Where To Find Jeremy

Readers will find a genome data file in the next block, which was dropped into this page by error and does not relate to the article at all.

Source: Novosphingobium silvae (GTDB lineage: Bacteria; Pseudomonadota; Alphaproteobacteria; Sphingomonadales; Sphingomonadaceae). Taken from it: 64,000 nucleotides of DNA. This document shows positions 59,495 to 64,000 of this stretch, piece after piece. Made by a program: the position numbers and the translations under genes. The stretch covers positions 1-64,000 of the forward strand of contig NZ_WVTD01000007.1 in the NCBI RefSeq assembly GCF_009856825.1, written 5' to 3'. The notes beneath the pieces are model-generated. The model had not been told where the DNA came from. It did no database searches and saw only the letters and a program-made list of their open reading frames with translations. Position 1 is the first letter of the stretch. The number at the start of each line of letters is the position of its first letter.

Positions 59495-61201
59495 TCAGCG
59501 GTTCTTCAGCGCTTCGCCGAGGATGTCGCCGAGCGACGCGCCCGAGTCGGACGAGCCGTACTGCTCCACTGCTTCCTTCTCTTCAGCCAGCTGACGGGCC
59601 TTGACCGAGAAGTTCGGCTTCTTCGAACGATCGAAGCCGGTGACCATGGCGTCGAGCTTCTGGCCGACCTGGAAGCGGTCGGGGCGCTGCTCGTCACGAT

Show Transcript [00:00:00] Jeremy Pryor: Making a, like imagining a family as a collection of individuals or a springboard for individual success. You think about family as a vehicle through which you live life, and… [00:00:13] Mike: Welcome to the 2 cent Dad podcast, where we interview dads to discuss their journeys of intentional fatherhood while doing work they care about and living a life of purpose. [00:00:23] I’m your host, Mike Sudyk. [00:00:31] When you think about families, do you think about a nest? Or do you think about a multi-generational family that you’re contributing to a legacy? Most Western, um, families think about a nest and they think about getting the kids out of the nest. And my guest today, Jeremy Pryor, who runs familyteams.com really flips that on its head and instead he talks about a multi-generational family and how we should view families differently and how the [00:01:00] western view of family has really messed up so many fundamental things in, in how we raise our kids, how we talk about family, and how we, um, create multi-generational families that love each other and actually invest in the generations to come. [00:01:16] And so real excited to have Jeremy Pryor on today’s uh, podcast, and he is really gonna challenge a lot of your thinking. And let’s jump right into the episode. [00:01:26] Well today on the podcast we have Jeremy Pryor, who’s the founder of Family Teams. You can find them at familyteams.com. He’s also a father of five, I think. [00:01:36] Just five, right. And, uh, he’s, they’re, you know, doing a really cool thing where they’re, um, working with teams to. To build family teams and he’s gonna talk all about that in today’s show. But, um, really a, a cool movement to counter kinda where family finds itself in today’s culture. And I’m excited to talk about that, talk a little bit about some of your house church [00:02:00] initiatives too, Jeremy. So thank you so much for being on the podcast. [00:02:03] Jeremy Pryor: Oh man. Thanks for having me, Mike appreciate being here, love talking about this stuff. [00:02:07] Mike: Yeah, and I recently listened to a podcast of yours where you’re talking a little bit about this, and I actually sent it to my wife and I was like, I gotta have this guy on, on the show. [00:02:14] So she was excited, . So she had a bunch of questions that she said to me before the, before this call, but, um, I, I wanted you to maybe start off like the family team side of things, um, and how you, what is family teams? What’s a family team? What is that about and how did that evolve and, and come to be. [00:02:33] Yeah. Yeah. [00:02:34] Jeremy Pryor: Basically it’s a philosophy of family where instead of basically, um, making a fa, like imagining a family as a collection of individuals or a springboard for individual success, you think about family as a vehicle through which you live life and your family is your team. And, uh, and so how it happened was I was, I grew up in a, you know, in a region I, the Seattle area where [00:03:00] there was just so much brokenness that I saw in families and it looked like an experiment that had just gone off the rails. [00:03:06] Like, you know, so much divorce, so much, so much suffering happening with, with men and women, with children, and especially I was a youth pastor for a number of years there as well. And just saw, you know, as we were working with kids, just such devastation and I, I honestly really lost any optimism or hope that family was like a really positive thing. [00:03:26] It’s kinda, I, you know, I was probably just annoyed when people talk about like, I really wanted to follow the Lord. I really wanted to, um, you know, understand what it’s like to, you know, to be part of God’s kingdom, but how fam like family just looked like it was, you know, really, uh, uh, just a, an idea that that had some somehow expired or something. [00:03:45] Mike: Um, so you weren’t married at that time? [00:03:47] Jeremy Pryor: No, I was single. Yeah. No, I was single. Um, I was excited about getting married. There was a lot of, you know, benefits to being married that as a Christian you can imagine, but, um, but you don’t have to have kids, right? [00:04:00] Or you, If you do, you can really minimize, uh, the number or space them out or make sure they don’t interfere with your life or, you know, just being concerned in general about like, how, how. [00:04:13] Whether or not that even bring kids into this world is a really positive thing. I mean, these are all deep questions I was asking as I watching a lot of my friends, you know, choose to, to abandon some, some choose to abandon having kids and just like, let’s have pets. Like let’s just live downtown. Let’s have a, you know, let’s really think about like a crafting a lifestyle that, you know, we really want. [00:04:33] Um, and, you know, really questioning whether or not it was smart to bring children into that equation. So I, I was, which I was really, you know, [00:04:42] Mike: This is, this is how many years ago? Sorry, I didn’t mean to cut you off. I mean, this is, this is, this is what year? [00:04:46] Jeremy Pryor: Yeah. This was the, this was the mid and late nineties. [00:04:50] Yeah. This was like, you know, 25, almost 30 years ago. Yeah. Where, Yeah, it’s gotten a lot worse in a lot of ways. Yeah. So, but we, uh, [00:05:00] um, and so yeah, that, that was kinda where I was at. And then, then I, I, I just, I was, uh, doing a semester abroad in Jerusalem. Um, and so I was just there to learn Hebrew. I wasn’t really there to have any, You know, cultural experience, but I just kept seeing men and children like everywhere, like on the plane and just them playing and just, and there was one day where I was minding my own business, sitting, you know, I think next to one of the walls in Jerusalem. [00:05:23] Cause our school was right. It was, you know, right next to the old city. I watched this group of dads like, uh, pushing strollers with all these little kids in tow, you know, kind of like what I’d seen mommy brigades before, but I’d never seen a daddy brigade. And I was like, What is this? Like, why are these men? [00:05:39] And I, I just, and I saw this with, uh, I was making, I had some friendships with, you know, some Arab men as well that lived in the old city and they were, all they wanna talk about was their kids. I mean, it was just like, I’m like, What, what is going on here? Like, I, I, Cause I, it was such a contrast to go from a place where men in particular, but I would say just culture was just really, really [00:06:00] not excited to talk. [00:06:01] Let’s talk about work. Let’s talk about creative hobbies. Let’s talk about lifestyle design. Um, kids, that’s not something we were excited about too. A culture where, um, everyone want to talk about kids, especially the men. The men especially want to talk about kids. I was like, where did this come from? So I started asking ’em questions and um, kind of being a little bit of a, you know, a cultural. [00:06:23] You know, like archeologists like trying to dig up like what, what are the ideas? Where do they come from? And uh, and man, I was just shocked how different they thought about family. Like the, the ideas they had about family were different, Um mm-hmm. and, and you know, and, and so I started to try to understand, okay, what are they saying family is and what do we say family is? [00:06:43] And, and to me, as I started to try to bring it down into a language I could understand from even my cultural perspective. The simplest way to describe it was that, you know, men in the Western culture or you know, men and women, and the more western they are, the [00:07:00] more they tend to think about family like a nest. [00:07:02] You know, like the nest is the perfect metaphor for the Western family. You know, you nurture the chickies for a while. They, you push ’em out of the nest, they fly away. It all starts over again. And you, you, you know, that kind of family, that springboard for the individual success, it kind of resets every generation. [00:07:19] You don’t really know who your great grandparents are, you’d have a really hard time naming them because they’re not really relevant to your life. Like, because we, we reset every generation, like that’s how we think about family. And to me, I thought everyone thought about family that way. Like I’d never even heard of another way to think about family. [00:07:33] And here I was in a culture, I’m like, What do these guys say? And I, I think the best way that I could sum up very, very succinctly how these Jewish and Arab fathers thought about family was a multi-generational team on mission. So they, they would think. , they primarily saw family as a multi-generational, like they, they were very connected to, um, you know, their ancestors. [00:07:56] They, they really saw family as some a, a group that continue [00:08:00] to work together into adulthood, you know, and throughout their life. And then if they were to take on things, whether it’s like a religious thing, you know, where like we’re gonna, or a business thing, they, they, they would, their first group, they would, they would pull to, to accomplish a mission was their family team. [00:08:17] And if you ask them where this came from, both Arabs and Jews talk about Abraham like all the time when it comes to being fatherhood. Father Abraham, Father Abraham, you know, in the New Testament, Jesus, when he was, you know, telling the parable of the rich man and Lazarus, he called, you know, Father Abraham multiple times. [00:08:31] Paul refers to Abraham this way and the epistles. I’d never thought about this. In fact, I had studied Abraham, uh, in seminary specifically. Yeah. And we only talked about Abraham as a man of faith because we all assumed, I certainly assumed that his vision for fatherhood was just a cultural artifact, right? He was obsessed with descendants. [00:08:51] I mean, if you ever read the book of Genesis, Abraham was like, Oh God, give me descendants like the stars, you know, give, you know, what can you give me? God, what can you give me? I don’t even have a son [00:09:00] like, like this. This sounds, you know, very Middle Eastern. Um, you know that that’s the way Abraham thought. [00:09:05] And, and now I’ve started to understand why like, if, if this is what family is, if we’re stewarding a multi-generational line, And we get to work together, uh, across generations and for our whole lives and the families, the team through which we live life, and that when we think about mission, we think about whatever those things we want to accomplish in life, whatever our columns or assignments as, as things given to the family and not to the individual. [00:09:28] Now, all of a sudden, especially as a man, I get super passionate about, about family. Yeah. And so I, I just had a incredibly hard, I would say, transition, like very fast. Like I went. I don’t know if I want to have kids to, Oh my gosh, when can I have kids? You know? Yeah. And, and that’s why I think ideas matter and what a lot of Christians say, and this is what I grew up with, focus on the family and other ministries really were teaching that. [00:09:51] What was wrong with the family is that, that we just need to teach dads to love their kids more, to be more present, to focus on their family more. Um, [00:10:00] those are symptoms of a deeper problem. It’s not that, And what I learned in living in the Middle East, it’s not that these men, these Middle Eastern men were, were less loving. [00:10:08] than my friends in Seattle, you know, that were Christians. It wasn’t that. They, they thought about family differently. And so, um, my question was what would happen if a Western father started thinking about family the way that Middle Eastern fathers thought about family? And, and that’s, that’s what family I, so I started to, I did that. [00:10:27] It had a massive impact. I suddenly started valuing and seeing the world differently. It’s just a very different way to see the world. [00:10:36] Mike: So that’s, that’s a great story. I think that is, it’s spot on. And it’s interesting that you had that experience like 20 something years ago, you know, in the, in the mid to late nineties because like, like you said earlier, it’s kind of just gotten worse. [00:10:49] Right. You know, I would’ve thought you would’ve told that story that happened just like a few years ago. Right. . And, um, my question is like, what, um, [00:11:00] Why do you think that resonate you? You said with the folks on the family, they’re saying you just need to love or be more present with your family. Why does it resonate more? [00:11:08] Why was that so impactful for you to see that as a team and as kind of a mission as a man specifically and a father? Right. Why did that resonate so much more? And then as you’ve kind of done your work with, with this family team’s initiative and, and all that, how have you seen that play out? You know, the, maybe seen those light bulbs go off. [00:11:27] And then I wanna talk about a little bit how you fulfill that, but I’m just curious. [00:11:30] Jeremy Pryor: Yeah, yeah. Well I think, I think that, I think that the, that kind of focus on the family, um, and it’s not, not just, not to pick on them. There’s every Christian ministry in the Protestant western world I would say. All were attempting to figure out, you know, they all saw the problem with family and, and then, but I think their solution was that to make fathers into good mothers. [00:11:50] And, and I really think James Dobson had like typified this. He was a psychologist, he was a very nurturing man. And so I think that, I think that, that there’s a small [00:12:00] percentage of men who, you know, who really resonate with that message. They always wanted to be, have kids. They can’t wait to have kids. You know, they want to nurture kids. [00:12:09] Like, yes, there, there are men who, who have that. Um, but I would say that the majority of men want to build things that last. Yeah. Like they, they wanna lead teams. Like the reason why men go into the military, the reason why men love sports, there’s something different about men. And so when you’re telling men that in order for you to build a good family, you need to become more of nurturing, better at building a nest, like I said, like, you know, 10, 15% of men are gonna be okay. [00:12:34] Well, I think I really would love that. I would love to have kids. Um, but the vast majority of men will say, That’s okay. If I have to do that to do my duty, you know, I’ll, I’ll do my best. I’ll try to stick with that. But then I’m gonna go find my teamness somewhere else. Like I’m gonna build things with in work, I’ll build things in, in my hobbies, I’ll, you know, whatever. [00:12:54] So that’s what I think happened. And what I noticed in the Middle East was that it was the opposite. Um, [00:13:00] there, like the men in the Middle East were very aware that when you’re building a family, you’re building something. In fact, to them it’s the most lasting team you could ever build. Yeah. And so it was really weird to blow up that. [00:13:14] That had been handed to you by your grandfather and your father, and you’re having it for a, a certain period of time, and then you’re gonna pass on to your children and your grandchildren. Um, like that’s, that is so much more meaningful, uh, than, than anything I could build at work or any kind of sports team I could participate in. [00:13:33] Um, and so, so that, that, that’s where I feel like really we, and this is a really weird thing to say. But I don’t think western men in particular even know what family is. I think that they, they are actually confused, and that’s very strange because people, if there’s anything people feel like they’re an expert at, it’s the definition of family. [00:13:50] We all were raised in families, we, so it’s very counterintuitive to challenge somebody’s. Underlying definition of a family, what is a family? Um, and, but I, I [00:14:00] personally realized I didn’t know what it was, um, until I had this experience. And so, uh, and so when I started to see family differently, and I think that one of the reasons why I think we can, at least as believers, uh, we can, we can understand, uh, I would say like a, an original definition of family, uh, uh, because the scriptures actually give us a, a revelation of what that is in the first chapter of Genesis. [00:14:24] God actually gives us a definition. He says, To the first family be fruitful and multiply, fill the earth and subdue it and rule. In other words, he, he had a, he had a massive, multi-generational task to bring the, the presence of God and, and the order of, of this garden, um, into the rest of creation, into this kind of, uh, chaotic, um, uh, the rest of, of all the, the created order. [00:14:47] And in order to do that, he, he, Not to start a business, not to, you know, not to build a government, but to create a family and give them a mission. And a mission that could only be [00:15:00] accomplished multi-generationally, cuz they couldn’t do it in one generation and could only be, And he gave it to the whole family as a team. [00:15:06] And so I think right in Genesis one, uh, you have the definition of families, a multi-generational team on mission. So I don’t think that we need to be confused as, um, about the definition of family, but I do think we’ve been, and you know, this is a, this, this definition of family is a springboard for individual success or as a nest. [00:15:23] That sort of self-destructs, you know, um, that, that’s a very, [00:15:28] Mike: When you put it that way, it’s kind of funny, but it, that’s kind of what it, it is like, or like that’s how it’s lived out, right? It’s like, yeah, you empty the nest and you just self-destruct and you’ve launched these people out of the world, [00:15:40] Jeremy Pryor: Right? We have a nest right now on our porch and I was really fun watching the birds, um, you know, raise their chickies, but it’s totally empty now, you know, And there’s nobody there. I mean… And just as men, when you know that what you’re building is basically going to self destruct and you actually know the, I mean, imagine being a man, this picture, this, so. [00:15:59] Mike: I [00:16:00] am a man, so I don’t have to imagine being that way. . [00:16:03] Jeremy Pryor: Yeah. . This won’t take too much imagination for you, Mike. Um, but anybody else out there, Imagine being a man and you are, you know, you, you are being tempted to make a major mistake, let’s say with your, uh, in your marriage. Like you’re being tempted to maybe cheating your wife or something. [00:16:21] And you know, you, your kids are kind of getting older, you know, maybe they’re teenagers and you’re trying to decide whether or not to give into this temptation. And you know that the nest that you’re building with your wife is gonna self-destruct, you know, like they do after your kids grow up and all leave the nest. [00:16:37] And you, you have to decide, do I resist this temptation for the sake of this nest that’s gonna self-destruct in a few years? You know, is it worth it? I mean, you know, and obviously you have the scriptures or reasons to, to try to be faithful to your wife. You made a covenant. Mm-hmm. , but that’s a big one. [00:16:52] Like, Yeah. But imagine, imagine a somebody else who, who’s, who looks at and says, Do I want to destroy [00:17:00] my primary team? Do I want to, um, do I want to end what my grandfather and my father has have given to me and what I’m about to be able to hand to my children and my grandchildren? Is it worth indulging in this affair, you know, for this momentary pleasure to destroy the work of generations, not just from the past, but into the future? [00:17:22] Yeah, that’s a different proposition. And I think that Western men, they’re only really wrestling with the first property. Not just about affairs, but everything. Like, why would I want to work less? Why would I want to, you know, integrate my kids more? Why would I want to train my children? Like every time you have to make a sacrifice as a man, you are saying that there’s something so valuable about this family that I’m willing to forego whatever I would naturally want in order to work. [00:17:51] On my role in this, in this household, in this family. And that’s man that you, you, we have to have a reason to do that. Cause that’s a lot. That’s asking a lot of. [00:17:59] Mike: Thank you [00:18:00] for listening to the 2 Cent Dad podcast. I wanted to take just one minute to tell you how this show is possible, and that is through my Business EC group. [00:18:09] We help software companies get more done by building them amazing developer teams. Now, those teams come alongside their in-house developers to help them build more and build faster. We are a purpose driven company, which means that we use our profits to help support non-profit work in the locations that we operate. [00:18:29] We operate in the US, in Michigan, and also in Chenai India. You can check us out at teamwithec.com. Again, that’s teamwithec.com. So if you’re hiring software developers or you know someone that’s hiring software developers, check us out. Love to talk to you. [00:18:47] Yeah, no, I, I, I think you’re spot on. I think that’s a good perspective to have. [00:18:51] So how do you, um, If the emphasis in the, let’s say, worldly view of families is [00:19:00] to launch them out of the nest, and so the, you know, the saying goes, you know, you’re, you’re supposed to train up adults and train them to leave or whatever. What, how does that, how do you, the natural. The natural negative of what you’re saying would be like, Oh, you’re just gonna coddle ’em because they’re just part of this team. [00:19:15] Or if there’s not that impetus of like, they need to be self-sufficient to get out of the nest, like to push them out, then how does that function beyond as they go and set up their own teams? Like, can you talk about that? Mm-hmm. ? [00:19:27] Jeremy Pryor: Yeah. I, I think so. I would say most Western parents actually aim at happiness for their children. [00:19:34] Mike: Mm-hmm. [00:19:35] Jeremy Pryor: Like that, that, that is, I think, the most natural thing that they’re aiming at. . So they’re trying to define what that looks like, you know, And that, that’s a tough thing to figure out. Like, do I aim at? Um, and I think, but I think that’s natural. And I think, again, I think mothers especially might struggle with, Okay, is that the right thing to aim at? [00:19:49] It’s very intuitive. I, I think that multi-generational families aim at making their grandchildren happy. And so that really does require you to be very [00:20:00] careful how you parent your children because you have to prepare them to lead the next generation. [00:20:05] Mike: Yeah. [00:20:05] Jeremy Pryor: To represent the family. Um, you know, and this was really well described in, um, in a parable, Jesus told, you know, one of my favorite kind of descriptions he gave of, of what a son is. [00:20:16] Cause usually when you talk to most Western people and you say, you know, what comes to your mind when you think of a son, they think of like a five year old. You know? Yeah. Um, that’s not the way Middle Eastern people think, like they think of a grown man. [00:20:27] Mike: Yeah. [00:20:27] Jeremy Pryor: And, um, because they don’t, we don’t actually understand what a son is. [00:20:30] Um, anyway, Jesus told the story about a father who had a vineyard and then he left and he kept sending these tenants. Representatives or messengers to come and get the produce from these, uh, these tenants. But they, they were selfish and they kept beating up the various messengers and not, not giving them the produce. [00:20:45] And so the father finally fed up. Jesus says, the father says, I’m going to send my son. They will respect my son. That’s a son. [00:20:55] Mike: Yeah. [00:20:56] Jeremy Pryor: Like he’s coming in the full power and representation of the father. [00:21:00] And so to your question, when you, when you were raising a son or a daughter, um, like those, those are not children. [00:21:07] Those are, those are the future leaders of the family, right? They’re, they’re, And so, uh, if you have that vision Yeah. To coddle your children to endlessly aim at their happiness, those things really do destroy the next generation. But we do have to have a vision that allows us to really, you know, uh, parent and raise our children. [00:21:27] To be strong for, for what they’re going to meet, what their, what their, what their responsibilities are gonna look like in the future to carry on and to expand, um, expand the family. [00:21:37] Mike: Yeah. No, this is getting me amped up, man. I’m like, excited . That’s get getting me excited about, you know, my role in, in that. [00:21:45] Um, so what you. I wanted to go down the kind of tangent of, you know, without a biblical worldview, what’s the purpose of a family? Because there’s a, there’s a narrative out there, especially that’s, I think, tied to kind of like climate [00:22:00] change. Like there, what are you doing? Like I’m, I have five kids and people are like, I think some people could say, Oh, you, you know, there’s already enough people in the world. [00:22:06] What are you doing? And there’s kind of this, this outlook that, I guess it’s a wor, it is more of a worldview. And so how is that addressed? I mean, like, I mean, apart from a biblical world view, you can’t really address it. But it’s, it’s, it’s so prevalent, you know, the, the, the narrative, the thinking that, that worldview in the world today, you know, which is a, it’s a very pessimistic, like sad, depressed worldview because it’s like people are having, Oh, you should just have a pet, or like a pet is the same, like a, like dog dad. [00:22:37] When you see like someone that’s like a dog dad, like, It’s just like the epitome of the brokenness of what’s going on in the world. I guess I shouldn’t say that too, like against anyone , but I don’t know. [00:22:49] Jeremy Pryor: That’s right. Well, this, this is where I think people have to understand that worldviews and, and the, and the away the way to really understand meaning is to try to understand how the story [00:23:00] ends, right? [00:23:00] Mike: Yeah. [00:23:01] Jeremy Pryor: And if the story ends with, you know, the earth kind of crispifying because of, you know, um, just eventually we just deplete all the resources, you know, then, and of course that idea that, you know, come do be as, be as gentle as possible. Don’t reproduce, don’t consume, you know, and then, you know, try to leave the, uh, the planet with as little, um, you know, uh, impact as possible. [00:23:24] And, you know, and so having children just sort of perpetuates the, you know, the disease that human beings are on the planet. Yeah, of course. Believing that, that, that’s the end of the story is going to really implicate your idea of family. Um, I mean, and humanity as a whole. Um, and so I think that our story in the scriptures, you know, ends in a wedding feast, you know? [00:23:45] Yeah. Like we, we are heading for a table where we we’re gonna sit around our father’s table, you know, and we’re going to, uh, be united with Jesus forever and be in this, the new Jerusalem and being this perfect garden city where, uh, nature and [00:24:00] creativity and innovation and all of these things are perfectly intertwined. [00:24:03] And so all of those, that picture of, of the new Jerusalem and our family spends a week every year just celebrating and talking and telling stories and studying the parts of the scripture because I do think we need to really be aware of what that story is and that, and that the families of the Earth are preserved. [00:24:17] And you know, even there’s this really amazing, um, you know, verse in Micah where it describes at the end where, you know, in the latter days when the, the tour of the Lord is like descending from Mount Zion and then it ends with the words, Every man will sit under his own fig tree and under his own vine, and no one will make them afraid. [00:24:34] You know, which was this, This was just absolutely massively inspiring to the founding fathers of America. I think George Washington, this was like maybe his last speech. He quoted those words, like the idea that eventually what we’re aiming at is our families, you know, um, having this flourishing, uh, within the borders of our households. [00:24:54] Where, where the, where the produce of the goodness of the household is there. Um, again, around a [00:25:00] family table. Um, probably my favorite passage in the whole Bible about sort of the celebration of the meaning of life is, is in Psalm 128 where it describes, may, may, may you be, um, you know, at your table with your children’s children, may your wife be like a fruitful v may your ch my your sons be like, olive shoot. [00:25:15] Thus is the man blessed who fears the Lord. Um, and so I do think we need to inspire one another as men in particular. Fire each other with this vision. You know about, you know, what I want for you, Mike, is that someday you’re gonna be 85 years old and you’re gonna see your, you know, your children and your grandchildren around this, this massive table. [00:25:35] You’re gonna see the legacy of generations and you’re gonna be able to not contain the incredible meaning that you’re gonna feel in that moment. [00:25:42] Mike: Mm-hmm. [00:25:42] Jeremy Pryor: about the, about what your life really represents and that your life is going to permeate what you and your wife have done is gonna permeate through generations. [00:25:51] And that’s gonna culminate the kingdom of God, where you’re all gonna be together like that. That is a, These are just different stories, and so we can pick. What you believe is true [00:26:00] about the end of the story, and that’s gonna have radically different, uh, impact on the way that you choose to have children and raise families. [00:26:07] Mike: Yeah. So tell me a little bit about how you do that, Jeremy, tell me about like, what family teams does in terms of like the training, the equipping to, to give those, those light bulb moments like you had in the Middle East and then to take that, that spark and that inspiration and then equip, I think especially fathers, but um, also mothers and, you know, um, children to fulfill that family team mission. [00:26:33] Jeremy Pryor: Yeah. Well, I think for us, first of all, you know, these kind of conversations is a big part. We’re just trying to help people understand that, that the nest and the team are not the same. That you get to choose, you know, it’s a free country if you want to be a nest , If you wanna build a nest, you know, go for it. [00:26:49] You know? But I think, I think that, that we’re seeing demonstrated that, that, that, that is a really broken idea. It’s a very recent idea and it’s very broken, especially for men. So once [00:27:00] you choose, if you do choose to say, Okay, well I want to build a multi-generational team on mission, the next problem you’re gonna run into is that you’re gonna open your toolbox for how to build your family, and it’s gonna be empty, Because every single tool in our culture is designed around the nest is designed to, to really help flourish the individuals of the family. [00:27:18] And so sports, schools, churches, um, shopping, everything, you know, TV shows and channels. And everyone now has their own little, you know, avatar on, uh, on their Netflix account. Like it, everything is separated by the individual. Everything is to basically deliver to the individual exactly what they want to consume. [00:27:38] Nothing’s really designed for the family. How many sports are designed for the family as a whole to stay together and to work together? Like that doesn’t exist really in our culture. Um, which is strange because again, if you decide to be a family team, then you need tools to build a family team. Like you can’t. [00:27:54] And if you’re gonna be absolutely immersed in a culture that’s gonna assume that we’re gonna separate the family into its individual [00:28:00] units, every time you step out of the house or maybe even you step into the house, that is a disaster for a family team. And so we start to equip, you know, families with just loading up the tools. [00:28:10] We’ve got tons of tools. And so, um, and so, you know, uh, one of them, like I just described, is crafting a multi-generational family meal where you get to experience your family ness, where once a week you don’t have anywhere to go. This isn’t the typical Western family dinner where we’re, you know, weekday dinner where we’re all sort of [00:28:29] you know, uh, catching up on the day before we all blast out into our individual activities. Again, , like we’re just saying, no, no, no. Once a week stop, like be a family. Like don’t have anywhere better to go or anything else to do as an individual. [00:28:43] Mike: Mm-hmm. , [00:28:43] Jeremy Pryor: Like, have the father sit the head of the table. You know, have everyone be their family role. [00:28:49] Like, bless the sons. Bless the do. And so we learned this from Jewish families because Jewish families have this just magical. Shabbat dinner that they do on Friday nights, [00:29:00] which, you know, has allowed them to, to continue to think multi-generationally in the face of Western civilization, which is really, that’s why I kind of go to that because, you know, I don’t want you guys to like just hear, oh, here’s an idea I dreamed up yesterday. [00:29:14] Um, this has been working to keep families, uh, thinking multi-generationally for thousands of years. And so I, I think that’s the number one tool is you actually have to craft a meal and the, you have to learn how to steward the table. If you’re gonna be a multi-generational family, and so I wanted to create a meal in which my children, as they started having kids, couldn’t imagine not being there. [00:29:35] Yeah. Like, oh my gosh. They know exactly where they belong. [00:29:38] Mike: Yeah. [00:29:39] Jeremy Pryor: You know, there’s a place where they just feel like, Wow, I love being a son. I love being a daughter. I love being a part of this family. That’s just one example, [00:29:49] Mike: Which I think that’s like, um, It’s set, the tone is set from the top down, right? I mean, it’s, it’s like if, if the parents don’t, aren’t acting like they wanna be there, obviously the kids aren’t gonna wanna be there. [00:29:59] Right? . [00:30:00] Um, so that’s, that’s a, that’s a huge deal in terms of just, you know, the hierarchy and the, the, with the parents. Um, having the right vision and outlook around the family as opposed to like, Oh, just, you know, can’t wait till you, they can leave the nest kind of thing, you know? [00:30:16] Jeremy Pryor: Exactly. Yes. Totally. Yeah. [00:30:18] There’s, And as, as a father, you have to understand, Yeah, you’re this, that’s why, like for me, I kind of wanna always start by talking to dads because if they fall in love with the family, then I think it’ll be infectious to the whole family. [00:30:31] Mike: Yeah. [00:30:31] Jeremy Pryor: If they are really annoyed by their children and by their family, which I understand why you would be, if you, if your. vision [00:30:38] You know, is typical Western, like I said, I, I share that a hundred percent. I really, I’m not a kid person. I’m not a nurturing person. That’s, those are not my natural instincts. So there’s nothing about the Western family that particularly feels, um, like it’s something that, that just attracts me. [00:30:54] Mike: Mm-hmm. [00:30:55] Jeremy Pryor: But this, this idea of building a multi-generational team, I am, I am all in. [00:30:59] Mike: [00:31:00] Yeah. [00:31:00] Jeremy Pryor: And so, um, so that, that really then helps me to fall in love with, you know, my family, my kids, and love them as individuals and as a team properly. But I had to, I had to find, and I think part of this is like your own identity as a father. [00:31:13] You have to find, you know that that spot in your heart, you know, there’s a place in your heart that has to wake up. Like you have been handed something. And it used to be our fathers and grandfathers used to wake this up inside of us just seeing. How much they love their families seeing. But if you, your, if your dad abandoned your family, if you, or if your dad was annoyed and like, you know, was really caught up in work all the time, this is, this is gonna be a major transition for you because you, you will not have seen modeled for you, um, a fatherhood in that kind of passion for fatherhood. [00:31:46] And that’s why when I saw these multi-generation or these, uh, Middle Eastern fathers, I just was so blessed because I, their, their passionate love for family was just contagious. And so we can create that. [00:32:00] Like you can get around dad’s, you know, today that, that have this, this love and his heart, but you have to wake that part of you up. [00:32:06] Mike: Yeah. What are you seeing out there, like, and you guys are doing like events and stuff like that. I know you, you have a hard stop here pretty soon, but what, um, There’s enormous cultural headwinds you’ve already talked about to this type of thing, but you know, this is a very counter-cultural thing. [00:32:21] There’s so many things that. That are, um, coming against it. What are you seeing? That, that’s, to me, I assume that would be really bad, but also can be really good because there, it it, the culture then is ripe for something that’s gonna come in and, you know, the, you know, the harvest kind of thing. But can you talk, speak to that of like, what, what are you seeing? [00:32:40] What, what’s, maybe, are you guys doing events where you’re, you’re talking about this and you’re seeing kinda light bulbs going off, or you. [00:32:48] Jeremy Pryor: Yeah. Yeah. And I’m very happy to be, um, a participant in the counterculture. Yeah. I’m very grateful that we live in a free country, you know, as long as the Amish can build what they’re building, which is crazy, you know, I’m like, [00:33:00] you know, then there’s no threat to, to any family building something that’s different and counter-cultural. [00:33:06] Um, and so, yeah, as long as that freedom exists, then I’m so excited. To be able to do this and be a part of that, because I do think then the darker things get, the worse family gets out there. The more the contrast gets clear to the next generation and they can decide for themselves what do we want to do? [00:33:21] Like, yes, if you want to, you know, have a dog, you know, and you know, and, and sort of make that your, uh, experience of family and you’re not going to reproduce that idea into the next generation. I definitely think that’s appropriate. And you can, you can also choose. But I think the future will always belong to those who are reproducing and who are training the next generation. [00:33:43] So, um, in terms of our events, yeah, basically to us there is this sort of two steps. And we do want to be really, um, you know, really gracious with people as they, as they kind of consider these two steps. The first is that this is a very different way to see family. So we don’t [00:34:00] want, I’m, I’m always really careful sometimes. [00:34:02] We come into churches to do an event, and I, I try really hard to tell, you know, the leaders of the church and the, um, you know, the people that we get to talk to, Look, I, I mean, this is extremely different. And, and so to, to change the whole way you view family, you know, uh, from the way that you assumed family was, that’s a huge transition. [00:34:22] So we wanna give you time and tons of grace, uh, and say like this, just lay this before you’re, you know, and see, see if this fires you up and gets you excited. If this resonates and if it does, great, like, um, if it doesn’t, we understand again, you know, you can continue to try to find ways to, to try to make, uh, the way you think about family work for you. [00:34:40] If it, if that’s possible, then go for it, you know? Um, but so that’s the first thing is just sort of the very carefully lay this before people and, and let them to choose. Um, and then for those who choose, yes, we want to build this kind of family. We want build a be a multi-generational family. You know, then we do try to engage them in, in [00:35:00] this process of learning tools. [00:35:02] Mike: Yeah. [00:35:02] Jeremy Pryor: You know, I mean everything like from like a family sport like I described earlier, like most people even thought about that. Like our, our family for years has, I love sports, but I, I don’t want to be running my five kids to five different sports. Um, that’s so destructive. These are the best years for us to learn to be a family team. [00:35:20] This is the only time we really have to create that foundation. And so, yeah, I’m not gonna adopt the culture’s, uh, vision for what individual life looks like. Um, I’m going to, I’m going to go after this. We’re gonna go after this as a family. [00:35:34] Mike: That’s, that’s awesome. Thank you so much, Jeremy, for being on, um, and just sharing your, your heart and it’s, it’s, it’s very contagious, but it’s, and it’s so genuine. [00:35:42] So thank you for, for packing so much value into a short time. I appreciate it. [00:35:46] Absolutely. [00:35:47] Jeremy Pryor: Oh man, I appreciate it. Thanks for having me on. [00:35:49] Mike: So people can find you mostly at familyteams.com, is that correct? [00:35:53] Jeremy Pryor: Yeah, yeah. That’s the best place to We’re on Instagram. Um, a lot. And yeah, you can follow us there or all of our resources are there on the [00:36:00] website. [00:36:00] Mike: Awesome. Well, thank you very much. [00:36:03] Thank you for listening to the 2 Cent Dad podcast. If you enjoyed this podcast, please share it with another dad who you think would benefit. That’s really the best thing you can do to help this show it A, gets the word out, but B, and most importantly, it helps another father be better at his role as a father. [00:36:22] And that’s what this show, that’s what this podcast, that’s what the website, that’s what the blog, everything exists for. So if you could, share it with another dad who would find value in it. You can always head over to the website, 2centdad.com, the number 2centdad.com. And if you have any feedback, feel free to email me, firstname.lastname@example.org. [00:36:41] I must also thank the sponsor EC group. If you’re looking to hire software developers or you need extra development capacity, check out teamwithec.com. Thanks.